In this season of churches rethinking how they can connect with families, could you start a toddler group for dads and their children?

Vicky shares her experience and talks about the impact her group ‘Just 4 Dads’ has had on her community.

My name is Vicky Reedy and I set up ‘Just 4 Dads St Chads’ in September 2017. I was already a volunteer at our church baby and toddler group and I loved welcoming families.

I had a few friends who were stay at home dads and I encouraged them to attend church toddler groups. They said how they felt uncomfortable in those groups as no one spoke to them and some even questioned why they were there. This made me think about how it would be great to offer a group for dads and grandads where they felt welcomed, accepted and could chat with other dads. Parenting can be a lonely place for dads as well as mums, sometimes more so, and that’s how our midweek group started. Initially, we had seven attending, and six of them were full-time stay at home dads. They stood at our kitchen hatch like they were propping up a bar, talking about chores, school runs and being a dad. Friendships formed and they met up at the pub, played sports together and it quickly became more than our midweek group.

Then COVID-19 hit and we stopped.

During lockdown, I was running peer support groups for mums, when one mum mentioned that her partner was struggling to bond with their son and it would be helpful if he had something similar. So, I started a similar group on Saturday mornings for dads and their newborn to crawling stage babies. This age range was easier to keep on separate mats to maintain social distancing and it meant the dads also had to stay at their mats and talk to the dads around them. Most of them were working from home, with little contact during the week, so they enjoyed being with other dads. Great friendships were formed and after lockdown, they started to play football together and set up a WhatsApp group to support each other and arrange events.

Because we had been meeting every week, we carried this on. The dads say they love that we are always there. If they miss a week, they know we are there the week after, and they don’t have to wait another month.

Those who attend say how much they enjoy having something for them because so many other baby/parent activities are focussed on mums. They have found that when the family is together mum will often take the lead, or the baby naturally goes to mum. However, attending the group has boosted their confidence to care for their child and they have taken this back to their families. One mum said, ‘He came home telling me all about baby’s development, then said, I’ll take him for a bath and make his bottle.’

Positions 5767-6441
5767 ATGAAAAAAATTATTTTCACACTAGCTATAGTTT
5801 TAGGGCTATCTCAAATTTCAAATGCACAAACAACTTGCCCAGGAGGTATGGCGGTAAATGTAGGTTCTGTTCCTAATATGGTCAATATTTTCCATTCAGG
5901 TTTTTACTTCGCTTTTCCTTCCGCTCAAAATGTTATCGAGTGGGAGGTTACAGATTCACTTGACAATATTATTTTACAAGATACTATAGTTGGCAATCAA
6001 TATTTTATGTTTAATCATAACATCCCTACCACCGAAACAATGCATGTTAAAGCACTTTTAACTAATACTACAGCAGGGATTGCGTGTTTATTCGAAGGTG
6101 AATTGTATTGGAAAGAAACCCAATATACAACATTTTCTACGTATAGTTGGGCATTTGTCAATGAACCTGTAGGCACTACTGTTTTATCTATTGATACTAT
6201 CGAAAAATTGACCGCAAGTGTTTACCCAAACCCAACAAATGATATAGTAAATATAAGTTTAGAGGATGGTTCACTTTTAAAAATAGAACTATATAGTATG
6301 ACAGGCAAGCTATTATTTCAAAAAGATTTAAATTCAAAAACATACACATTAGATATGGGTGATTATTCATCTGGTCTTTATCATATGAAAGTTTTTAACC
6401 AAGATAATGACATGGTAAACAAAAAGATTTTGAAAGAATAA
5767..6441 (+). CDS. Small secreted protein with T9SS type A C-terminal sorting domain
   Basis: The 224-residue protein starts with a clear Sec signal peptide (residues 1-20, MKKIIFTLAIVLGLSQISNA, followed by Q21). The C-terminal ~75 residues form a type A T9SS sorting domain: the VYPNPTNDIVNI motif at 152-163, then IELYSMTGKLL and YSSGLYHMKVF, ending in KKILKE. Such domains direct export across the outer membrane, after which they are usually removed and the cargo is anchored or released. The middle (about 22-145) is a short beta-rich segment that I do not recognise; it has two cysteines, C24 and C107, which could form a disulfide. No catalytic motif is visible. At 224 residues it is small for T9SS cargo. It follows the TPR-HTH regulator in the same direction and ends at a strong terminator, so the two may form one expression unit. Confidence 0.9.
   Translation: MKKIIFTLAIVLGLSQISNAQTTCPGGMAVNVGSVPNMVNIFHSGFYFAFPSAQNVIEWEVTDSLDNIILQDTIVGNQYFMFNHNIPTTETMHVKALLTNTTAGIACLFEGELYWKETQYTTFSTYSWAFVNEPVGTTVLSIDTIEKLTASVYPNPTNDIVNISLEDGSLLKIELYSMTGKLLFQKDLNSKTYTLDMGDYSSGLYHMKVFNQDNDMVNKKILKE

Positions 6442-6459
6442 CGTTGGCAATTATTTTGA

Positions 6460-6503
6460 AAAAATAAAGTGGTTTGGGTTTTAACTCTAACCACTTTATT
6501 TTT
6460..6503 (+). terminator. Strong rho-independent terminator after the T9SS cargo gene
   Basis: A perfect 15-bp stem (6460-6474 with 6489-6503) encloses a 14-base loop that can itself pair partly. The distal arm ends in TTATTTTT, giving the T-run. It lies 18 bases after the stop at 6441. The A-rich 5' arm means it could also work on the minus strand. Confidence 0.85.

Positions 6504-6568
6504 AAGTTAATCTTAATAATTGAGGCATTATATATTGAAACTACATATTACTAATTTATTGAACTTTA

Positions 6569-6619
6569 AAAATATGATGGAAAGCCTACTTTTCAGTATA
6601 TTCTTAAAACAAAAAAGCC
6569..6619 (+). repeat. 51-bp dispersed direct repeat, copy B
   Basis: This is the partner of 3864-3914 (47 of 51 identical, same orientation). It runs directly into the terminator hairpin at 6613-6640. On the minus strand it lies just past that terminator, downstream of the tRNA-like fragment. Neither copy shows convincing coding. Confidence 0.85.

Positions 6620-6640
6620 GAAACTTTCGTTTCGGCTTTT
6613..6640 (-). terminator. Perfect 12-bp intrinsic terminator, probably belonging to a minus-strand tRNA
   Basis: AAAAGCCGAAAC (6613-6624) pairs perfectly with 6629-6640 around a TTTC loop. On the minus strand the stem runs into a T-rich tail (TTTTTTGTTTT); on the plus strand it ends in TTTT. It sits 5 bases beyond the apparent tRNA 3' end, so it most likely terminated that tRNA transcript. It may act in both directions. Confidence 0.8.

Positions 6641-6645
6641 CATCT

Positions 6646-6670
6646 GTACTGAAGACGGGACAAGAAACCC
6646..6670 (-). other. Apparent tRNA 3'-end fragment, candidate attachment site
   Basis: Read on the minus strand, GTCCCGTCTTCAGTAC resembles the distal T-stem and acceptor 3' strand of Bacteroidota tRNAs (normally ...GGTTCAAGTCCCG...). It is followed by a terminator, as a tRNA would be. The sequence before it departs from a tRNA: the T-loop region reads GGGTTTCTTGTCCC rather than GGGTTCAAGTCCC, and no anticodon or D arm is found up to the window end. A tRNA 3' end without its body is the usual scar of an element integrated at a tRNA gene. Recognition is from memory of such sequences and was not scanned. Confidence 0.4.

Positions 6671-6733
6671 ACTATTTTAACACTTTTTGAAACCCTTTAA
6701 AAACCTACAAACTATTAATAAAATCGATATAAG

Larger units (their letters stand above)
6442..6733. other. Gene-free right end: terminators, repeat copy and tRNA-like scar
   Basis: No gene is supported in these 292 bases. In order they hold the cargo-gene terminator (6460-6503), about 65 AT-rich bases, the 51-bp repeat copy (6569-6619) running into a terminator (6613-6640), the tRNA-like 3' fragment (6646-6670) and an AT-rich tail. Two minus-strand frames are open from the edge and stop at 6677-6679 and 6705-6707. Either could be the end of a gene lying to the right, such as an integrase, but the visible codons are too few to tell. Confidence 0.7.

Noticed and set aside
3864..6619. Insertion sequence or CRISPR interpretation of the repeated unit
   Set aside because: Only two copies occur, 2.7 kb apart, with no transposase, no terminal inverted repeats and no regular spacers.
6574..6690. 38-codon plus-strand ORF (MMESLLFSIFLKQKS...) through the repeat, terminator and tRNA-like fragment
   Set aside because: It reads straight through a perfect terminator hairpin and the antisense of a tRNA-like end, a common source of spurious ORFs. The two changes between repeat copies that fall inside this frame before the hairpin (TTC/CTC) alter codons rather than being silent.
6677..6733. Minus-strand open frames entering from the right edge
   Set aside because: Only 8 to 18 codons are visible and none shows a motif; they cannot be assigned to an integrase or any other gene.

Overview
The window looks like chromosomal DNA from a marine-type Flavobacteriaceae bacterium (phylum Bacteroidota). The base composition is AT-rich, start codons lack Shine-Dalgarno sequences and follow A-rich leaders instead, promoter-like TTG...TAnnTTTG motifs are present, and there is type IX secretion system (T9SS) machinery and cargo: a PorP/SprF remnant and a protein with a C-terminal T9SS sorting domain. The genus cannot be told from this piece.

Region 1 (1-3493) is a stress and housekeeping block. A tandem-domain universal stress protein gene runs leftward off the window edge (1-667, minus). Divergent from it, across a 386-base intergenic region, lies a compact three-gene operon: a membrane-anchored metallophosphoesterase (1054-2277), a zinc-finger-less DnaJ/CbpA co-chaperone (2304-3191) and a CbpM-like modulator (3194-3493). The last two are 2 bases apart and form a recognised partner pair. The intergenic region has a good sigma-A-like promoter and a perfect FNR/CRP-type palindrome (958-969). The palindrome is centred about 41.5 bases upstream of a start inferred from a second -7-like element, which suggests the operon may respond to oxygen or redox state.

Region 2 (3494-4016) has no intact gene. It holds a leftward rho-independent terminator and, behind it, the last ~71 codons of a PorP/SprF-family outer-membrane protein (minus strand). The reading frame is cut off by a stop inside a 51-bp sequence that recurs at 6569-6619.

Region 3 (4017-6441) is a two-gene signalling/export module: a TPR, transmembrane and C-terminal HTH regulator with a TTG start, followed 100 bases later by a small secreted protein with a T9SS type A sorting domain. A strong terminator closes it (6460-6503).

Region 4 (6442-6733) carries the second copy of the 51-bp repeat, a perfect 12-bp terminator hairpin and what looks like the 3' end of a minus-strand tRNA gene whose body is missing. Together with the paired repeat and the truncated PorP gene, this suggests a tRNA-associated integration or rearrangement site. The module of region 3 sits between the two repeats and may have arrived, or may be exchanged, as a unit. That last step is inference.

Another mum shared how thankful she was because her husband had been listening to the other dads and what they do at home. Afterwards he started helping more around the house; he was a more attentive husband and it had improved their relationship.

Others said how they experienced depression after their baby’s birth, but coming along to the group and listening to others had helped them feel less alone. Being among other men has freed them to talk openly about issues they wouldn’t at home. The children also love doing something with their dads. A dad of triplets said that every week his boys ask whether they are going to dads club.

The dads who come on Saturdays after working all week, love spending time with their children. It’s easier to come to a group than stay at home, they can mess up our space instead of theirs and whenever bacon butties are mentioned the dads are pleased!

We’ve also started working with a local child’s art class. Some love taking part in a more structured class like this, but won’t attend our stay and play, so these classes are a way of dads joining in with a different type of group. It’s a messy morning of painting fun for baby and dad. They explore different art techniques and have a go themselves. At the end of the session they have made something they can proudly take home.

I have loved providing groups for dads and children. There can be a misconception that dads are not really interested, or are too busy, but we’ve found the opposite to be true and I would encourage others to look at starting a group. Whether you start with a more structured activity, outdoor group or a stay and play like ours, you’ll discover that in reality dads love to come along, they are just waiting to be invited.

If you’re looking to start a group for dads check out Care for the Family’s – Who Let the Dads Out? for information and support.

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